By Sheldon Birnie
I used to party fuckin hard, but now I’m old and lame.
One time, up on the reserve by Winfield there, my foot got busted when this wild man from the Kootenays come flying outta the pit and stomped right on it, trying to keep himself upright. I was kneeling down, slamming whisky from the bottle and making eyes at the young lady I was smitten with at the time. We’d been drinking beer all day, hadn’t eaten nothing but a couple powerful pills. Yet when the bone snapped, it was a white hot expressway of pain from toes to the center of my skull. Dulled the feeling but couldn’t kill it with joint after joint until I caught a ride into town in the back of a pickup truck, cold winter wind relentless. Don’t think I stopped shivering for days.
Those were grimy, greasy days, boy. The local legend whose family’s house this all went down at held punk rock and metal shows there all the time. Played there a couple times myself, splattered blood all over the walls. Bands would set up in the dining room, volume cranked, and shake the foundation. Beer bottle graveyard spilling from the sink all over the counters and onto the kitchen floor, air thick with cigarette and dope smoke, ripe with BO and cat piss.
That wasn’t the first nor the last time I fucked myself up good partying. Ripped ligaments, countless bruises, scrapes, and scars. A concussion or two. Cracked my patella walking down the street with my hands jammed deep in my pockets, drunk, like a half-bright child. Any dummy could have picked out the pattern there, but I kept at it for well over a decade. Those golden, wasted years.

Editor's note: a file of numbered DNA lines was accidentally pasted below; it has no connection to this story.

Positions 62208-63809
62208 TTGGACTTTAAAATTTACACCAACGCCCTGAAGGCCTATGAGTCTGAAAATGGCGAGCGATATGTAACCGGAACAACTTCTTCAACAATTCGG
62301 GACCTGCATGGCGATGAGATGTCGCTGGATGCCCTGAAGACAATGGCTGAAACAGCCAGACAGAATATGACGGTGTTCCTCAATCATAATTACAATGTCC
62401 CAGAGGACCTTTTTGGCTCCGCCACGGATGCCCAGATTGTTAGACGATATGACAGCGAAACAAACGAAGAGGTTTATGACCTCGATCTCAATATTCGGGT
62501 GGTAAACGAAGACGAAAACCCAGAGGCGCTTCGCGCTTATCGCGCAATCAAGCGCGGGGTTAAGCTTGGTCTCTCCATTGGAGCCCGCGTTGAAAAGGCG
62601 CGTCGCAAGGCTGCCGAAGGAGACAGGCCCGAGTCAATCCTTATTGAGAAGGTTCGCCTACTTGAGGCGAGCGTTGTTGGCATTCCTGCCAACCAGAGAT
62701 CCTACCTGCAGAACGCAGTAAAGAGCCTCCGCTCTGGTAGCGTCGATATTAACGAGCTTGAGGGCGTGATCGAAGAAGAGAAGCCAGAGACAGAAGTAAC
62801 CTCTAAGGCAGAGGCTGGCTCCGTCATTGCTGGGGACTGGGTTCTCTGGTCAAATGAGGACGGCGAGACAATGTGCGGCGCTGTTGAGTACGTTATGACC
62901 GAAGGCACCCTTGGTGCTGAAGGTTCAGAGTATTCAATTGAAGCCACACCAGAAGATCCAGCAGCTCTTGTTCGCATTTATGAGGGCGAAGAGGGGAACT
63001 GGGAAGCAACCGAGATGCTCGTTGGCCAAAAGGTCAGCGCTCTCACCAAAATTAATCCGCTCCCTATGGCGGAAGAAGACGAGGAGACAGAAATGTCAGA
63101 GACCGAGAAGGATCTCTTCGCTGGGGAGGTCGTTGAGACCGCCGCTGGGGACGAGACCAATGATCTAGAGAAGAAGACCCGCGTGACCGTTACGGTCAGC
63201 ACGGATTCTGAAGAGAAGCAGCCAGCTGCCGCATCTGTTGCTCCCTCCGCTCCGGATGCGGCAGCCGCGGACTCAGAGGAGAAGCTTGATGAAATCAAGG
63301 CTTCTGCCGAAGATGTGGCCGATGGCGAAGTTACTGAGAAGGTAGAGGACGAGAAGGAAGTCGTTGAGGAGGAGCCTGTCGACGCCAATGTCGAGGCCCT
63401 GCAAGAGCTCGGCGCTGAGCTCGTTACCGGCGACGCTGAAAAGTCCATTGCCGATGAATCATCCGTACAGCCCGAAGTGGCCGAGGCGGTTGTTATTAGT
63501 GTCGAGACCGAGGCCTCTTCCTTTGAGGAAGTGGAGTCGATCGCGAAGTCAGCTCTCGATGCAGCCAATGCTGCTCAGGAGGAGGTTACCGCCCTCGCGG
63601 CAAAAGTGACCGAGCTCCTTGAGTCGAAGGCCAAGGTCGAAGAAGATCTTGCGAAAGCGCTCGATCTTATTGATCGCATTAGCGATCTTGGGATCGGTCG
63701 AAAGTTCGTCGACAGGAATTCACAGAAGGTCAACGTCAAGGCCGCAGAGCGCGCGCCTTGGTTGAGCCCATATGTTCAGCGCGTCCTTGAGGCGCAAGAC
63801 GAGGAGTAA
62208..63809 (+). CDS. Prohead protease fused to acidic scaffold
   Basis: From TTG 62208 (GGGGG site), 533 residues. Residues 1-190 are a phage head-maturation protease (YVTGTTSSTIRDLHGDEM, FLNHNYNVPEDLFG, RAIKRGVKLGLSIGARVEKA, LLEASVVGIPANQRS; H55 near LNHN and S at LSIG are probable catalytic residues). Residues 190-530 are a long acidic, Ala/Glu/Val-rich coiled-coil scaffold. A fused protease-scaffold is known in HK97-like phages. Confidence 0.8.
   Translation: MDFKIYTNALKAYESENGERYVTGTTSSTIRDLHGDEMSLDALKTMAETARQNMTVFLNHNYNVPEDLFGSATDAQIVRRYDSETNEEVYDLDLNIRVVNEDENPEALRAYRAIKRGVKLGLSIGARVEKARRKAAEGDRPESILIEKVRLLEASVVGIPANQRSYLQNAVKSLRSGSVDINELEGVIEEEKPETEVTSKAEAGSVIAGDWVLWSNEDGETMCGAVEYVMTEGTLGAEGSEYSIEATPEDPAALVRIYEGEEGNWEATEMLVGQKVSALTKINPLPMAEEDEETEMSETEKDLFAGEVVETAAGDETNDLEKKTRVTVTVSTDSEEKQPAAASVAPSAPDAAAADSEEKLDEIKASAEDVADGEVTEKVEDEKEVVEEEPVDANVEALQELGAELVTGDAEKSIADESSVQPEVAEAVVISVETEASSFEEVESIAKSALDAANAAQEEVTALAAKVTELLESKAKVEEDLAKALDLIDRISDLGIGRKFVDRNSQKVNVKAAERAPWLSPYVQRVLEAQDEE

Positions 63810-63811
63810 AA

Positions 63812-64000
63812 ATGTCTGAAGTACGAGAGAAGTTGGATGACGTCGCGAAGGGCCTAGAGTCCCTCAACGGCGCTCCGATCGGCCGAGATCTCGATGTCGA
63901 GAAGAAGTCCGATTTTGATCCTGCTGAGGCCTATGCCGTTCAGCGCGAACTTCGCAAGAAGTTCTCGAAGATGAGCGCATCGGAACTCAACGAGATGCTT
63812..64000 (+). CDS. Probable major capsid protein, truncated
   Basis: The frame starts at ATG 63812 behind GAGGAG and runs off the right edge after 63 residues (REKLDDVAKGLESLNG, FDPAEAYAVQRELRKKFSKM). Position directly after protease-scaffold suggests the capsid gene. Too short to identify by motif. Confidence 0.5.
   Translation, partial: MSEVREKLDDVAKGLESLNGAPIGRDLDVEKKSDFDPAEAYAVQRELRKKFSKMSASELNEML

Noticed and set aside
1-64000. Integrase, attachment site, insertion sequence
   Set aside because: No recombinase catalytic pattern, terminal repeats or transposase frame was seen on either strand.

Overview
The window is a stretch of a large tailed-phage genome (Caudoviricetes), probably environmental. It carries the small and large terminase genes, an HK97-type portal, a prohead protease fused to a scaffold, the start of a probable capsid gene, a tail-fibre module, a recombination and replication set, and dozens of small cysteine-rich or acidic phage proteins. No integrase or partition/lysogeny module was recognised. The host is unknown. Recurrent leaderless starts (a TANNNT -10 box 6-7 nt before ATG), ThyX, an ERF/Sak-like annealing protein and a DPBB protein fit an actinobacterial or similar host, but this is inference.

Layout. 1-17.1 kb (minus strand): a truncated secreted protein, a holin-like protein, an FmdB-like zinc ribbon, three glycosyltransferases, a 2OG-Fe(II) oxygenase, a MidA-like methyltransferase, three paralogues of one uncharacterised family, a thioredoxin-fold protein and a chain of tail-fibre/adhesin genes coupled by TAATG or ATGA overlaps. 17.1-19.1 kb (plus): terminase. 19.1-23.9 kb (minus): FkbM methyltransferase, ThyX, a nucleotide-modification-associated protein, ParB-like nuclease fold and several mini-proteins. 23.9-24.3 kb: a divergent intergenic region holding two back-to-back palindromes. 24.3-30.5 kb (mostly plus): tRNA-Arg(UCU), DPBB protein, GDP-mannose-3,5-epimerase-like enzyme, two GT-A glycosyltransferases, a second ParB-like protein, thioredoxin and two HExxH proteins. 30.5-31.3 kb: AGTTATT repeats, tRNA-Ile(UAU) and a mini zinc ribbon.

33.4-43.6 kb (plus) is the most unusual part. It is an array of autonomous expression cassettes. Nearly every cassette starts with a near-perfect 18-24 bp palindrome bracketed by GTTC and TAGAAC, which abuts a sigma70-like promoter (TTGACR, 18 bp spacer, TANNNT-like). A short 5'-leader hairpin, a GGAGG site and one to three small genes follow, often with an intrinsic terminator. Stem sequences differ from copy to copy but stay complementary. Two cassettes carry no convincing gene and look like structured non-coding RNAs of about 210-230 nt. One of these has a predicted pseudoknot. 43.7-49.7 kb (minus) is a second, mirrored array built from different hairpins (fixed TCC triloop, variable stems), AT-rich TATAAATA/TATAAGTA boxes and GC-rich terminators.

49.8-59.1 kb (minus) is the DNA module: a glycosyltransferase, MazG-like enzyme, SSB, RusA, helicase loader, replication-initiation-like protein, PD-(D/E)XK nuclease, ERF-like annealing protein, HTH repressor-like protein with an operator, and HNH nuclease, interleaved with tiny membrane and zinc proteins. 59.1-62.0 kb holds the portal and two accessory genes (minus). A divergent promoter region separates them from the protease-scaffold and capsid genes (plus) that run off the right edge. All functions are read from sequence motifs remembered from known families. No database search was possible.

Another time at that same house, New Year’s Eve, I opened the front door just as some young drunk punk rolled down the stairs, out the door. I don’t remember anything else from that evening other than we were on mushrooms and somehow I drove me and my buddies home, but I’ll never forget that tumbling punk rolling down the hill into the woods below while all his friends howled like hyenas from the foyer.
Buddy whose house that was got sober, I’m told. Others from that scene are dead, or otherwise drifted away, forgotten, or still plugging away in tattered denim and well worn leather. Some of us have kids and have jobs and all that shit we thought was bullshit back when we were young. I’d like to say the memories live on. But they don’t. Most of them are burnt out, fuckin faded even now. Not unlike the stick and poke tattoo that gal I fancied, the one I was drinking whisky with that time I broke my foot, gave me coming down off an acid trip on a separate occasion. It all meant something, once. But now it’s hard to explain.
About the Author: Sheldon Birnie is a writer from Winnipeg, Manitoba, Canada who can be found online @badguybirnie